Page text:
September 29, 2021
Robert Kelley, Distinguished Service Professor of Management at the Tepper School of Business and best-selling author of “How to Be a Star at Work,” has authored a new book, “The Critical Path Manifesto.” As a public service, "The Critical Path Manifesto" is released on Kelley’s blog, free-of-charge in a serial format, with new chapters available each week. In his new book, Kelley outlines how employers can define their own critical path, encourage employees to align themselves with and add value to that path, and how employees can become star performers by dedicating themselves to that critical path. “'The Critical Path Manifesto' reveals that great companies and great employees dedicate themselves to the critical path between their customers and their own company as the supplier,” Kelley said. “Every action taken in a company must be in reference to its impact on this path.” Kelley further illustrates what connects a successful company to its customers and finds that the best companies obsessively focus on making that critical, connecting path shorter, faster, smarter, better, more effective, and more profitable so that customers make the company their supplier of choice. Likewise, the best employees, or star performers, get on the company’s critical path, focusing almost exclusively on the company’s economic success, adding value and making themselves indispensable. Find out more about Kelley and his latest book.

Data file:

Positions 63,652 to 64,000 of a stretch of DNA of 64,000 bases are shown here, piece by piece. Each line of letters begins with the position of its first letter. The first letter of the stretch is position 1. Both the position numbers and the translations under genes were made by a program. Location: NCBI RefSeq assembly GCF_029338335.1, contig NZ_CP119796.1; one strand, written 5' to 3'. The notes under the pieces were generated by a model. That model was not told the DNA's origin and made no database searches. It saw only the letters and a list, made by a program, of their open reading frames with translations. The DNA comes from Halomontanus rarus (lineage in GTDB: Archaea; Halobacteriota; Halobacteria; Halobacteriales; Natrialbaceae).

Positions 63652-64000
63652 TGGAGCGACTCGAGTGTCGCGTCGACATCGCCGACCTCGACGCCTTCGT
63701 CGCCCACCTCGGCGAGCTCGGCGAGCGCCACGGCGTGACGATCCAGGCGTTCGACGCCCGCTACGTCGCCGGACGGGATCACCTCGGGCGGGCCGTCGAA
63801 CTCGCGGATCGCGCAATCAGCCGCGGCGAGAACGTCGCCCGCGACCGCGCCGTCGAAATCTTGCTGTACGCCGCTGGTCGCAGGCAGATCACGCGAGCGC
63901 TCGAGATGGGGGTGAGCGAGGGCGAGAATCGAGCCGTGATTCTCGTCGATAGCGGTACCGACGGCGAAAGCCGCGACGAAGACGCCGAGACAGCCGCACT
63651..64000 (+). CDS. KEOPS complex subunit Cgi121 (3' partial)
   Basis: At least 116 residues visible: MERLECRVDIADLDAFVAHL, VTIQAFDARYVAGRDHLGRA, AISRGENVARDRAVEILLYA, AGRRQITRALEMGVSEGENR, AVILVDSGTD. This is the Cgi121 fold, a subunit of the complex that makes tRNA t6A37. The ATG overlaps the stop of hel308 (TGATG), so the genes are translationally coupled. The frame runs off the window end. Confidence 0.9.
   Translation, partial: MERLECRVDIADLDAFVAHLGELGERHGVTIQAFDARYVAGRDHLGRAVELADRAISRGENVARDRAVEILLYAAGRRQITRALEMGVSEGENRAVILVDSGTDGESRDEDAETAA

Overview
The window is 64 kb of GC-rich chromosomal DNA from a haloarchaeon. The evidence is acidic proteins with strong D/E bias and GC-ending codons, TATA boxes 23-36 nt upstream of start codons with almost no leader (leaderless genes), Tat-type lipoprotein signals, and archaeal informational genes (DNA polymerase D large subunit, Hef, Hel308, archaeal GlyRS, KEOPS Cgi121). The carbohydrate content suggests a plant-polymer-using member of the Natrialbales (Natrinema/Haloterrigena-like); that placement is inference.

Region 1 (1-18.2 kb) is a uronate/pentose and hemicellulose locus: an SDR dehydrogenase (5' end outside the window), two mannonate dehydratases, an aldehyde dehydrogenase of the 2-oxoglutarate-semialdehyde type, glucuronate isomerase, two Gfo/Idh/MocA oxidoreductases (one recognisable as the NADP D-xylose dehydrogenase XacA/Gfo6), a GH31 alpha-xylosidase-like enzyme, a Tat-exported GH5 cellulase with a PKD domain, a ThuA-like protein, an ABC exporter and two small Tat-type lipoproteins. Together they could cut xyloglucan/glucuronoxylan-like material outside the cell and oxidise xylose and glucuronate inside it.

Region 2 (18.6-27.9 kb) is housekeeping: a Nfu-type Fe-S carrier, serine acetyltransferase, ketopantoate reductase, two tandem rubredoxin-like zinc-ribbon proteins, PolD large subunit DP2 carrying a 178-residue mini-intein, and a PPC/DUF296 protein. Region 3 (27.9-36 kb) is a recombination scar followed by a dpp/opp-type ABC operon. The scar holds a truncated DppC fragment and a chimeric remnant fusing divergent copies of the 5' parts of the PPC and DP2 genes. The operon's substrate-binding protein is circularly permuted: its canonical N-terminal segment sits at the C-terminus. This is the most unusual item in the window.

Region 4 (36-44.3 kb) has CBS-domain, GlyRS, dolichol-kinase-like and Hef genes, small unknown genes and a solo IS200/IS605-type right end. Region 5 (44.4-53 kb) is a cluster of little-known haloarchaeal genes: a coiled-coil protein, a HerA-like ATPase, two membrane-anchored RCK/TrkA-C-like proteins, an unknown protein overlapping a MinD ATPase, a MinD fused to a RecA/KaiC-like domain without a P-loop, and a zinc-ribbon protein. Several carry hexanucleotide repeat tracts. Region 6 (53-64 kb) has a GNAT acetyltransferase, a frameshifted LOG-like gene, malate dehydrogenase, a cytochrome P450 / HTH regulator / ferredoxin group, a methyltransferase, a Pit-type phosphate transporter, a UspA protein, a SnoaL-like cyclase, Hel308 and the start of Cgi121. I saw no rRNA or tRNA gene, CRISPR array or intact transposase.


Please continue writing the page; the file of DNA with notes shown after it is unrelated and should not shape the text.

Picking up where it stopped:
Maryam Hakimzadeh, a Ph.D. student in civil and environmental engineering, has been named a Steinbrenner Research Fellow. The graduate fellowship program in the Steinbrenner Institute for Environmental Education and Research provides support to exceptional, second-year Carnegie Mellon students who work on cutting-edge environmental research. Hakimzadeh’s work looks at the challenges and opportunities that global climate change and warming oceans present in terms of undersea energy exploration, newly available shipping routes, climate modeling and sustainability of built infrastructure in the Arctic region. She is being advised by Professor Kaushik Dayal and Assistant Professor David Rounce. “I am greatly honored and thankful to be awarded the Steinbrenner Graduate Fellowship,” Hakimzadeh said. “This award will support my Ph.D. research and help me in pursuing a doctoral degree in civil and environmental engineering. Also, I would like to thank my advisors, Dr. Kaushik Dayal and Dr. David Rounce, for their continuing support and encouragement.”
Sriya Mupparaju, a first-year player on the women's golf team, was named the University Athletic Association (UAA) Women's Golf Athlete of the Week following her play at the Montgomery Country Club Intercollegiate Tournament in Gaithersburg, Maryland, earlier this month. In her first collegiate event, Mupparaju claimed individual medalist honors with a a six-under par 138 (70-68) over the 5,632-yard course. She broke the lowest individual 36-hole total in the program's history by eight strokes. She carded 10 birdies for the tournament and shot a four-under 68 in the final round, which is the third lowest 18-hole round for a Tartan. Learn more about the women's golf team.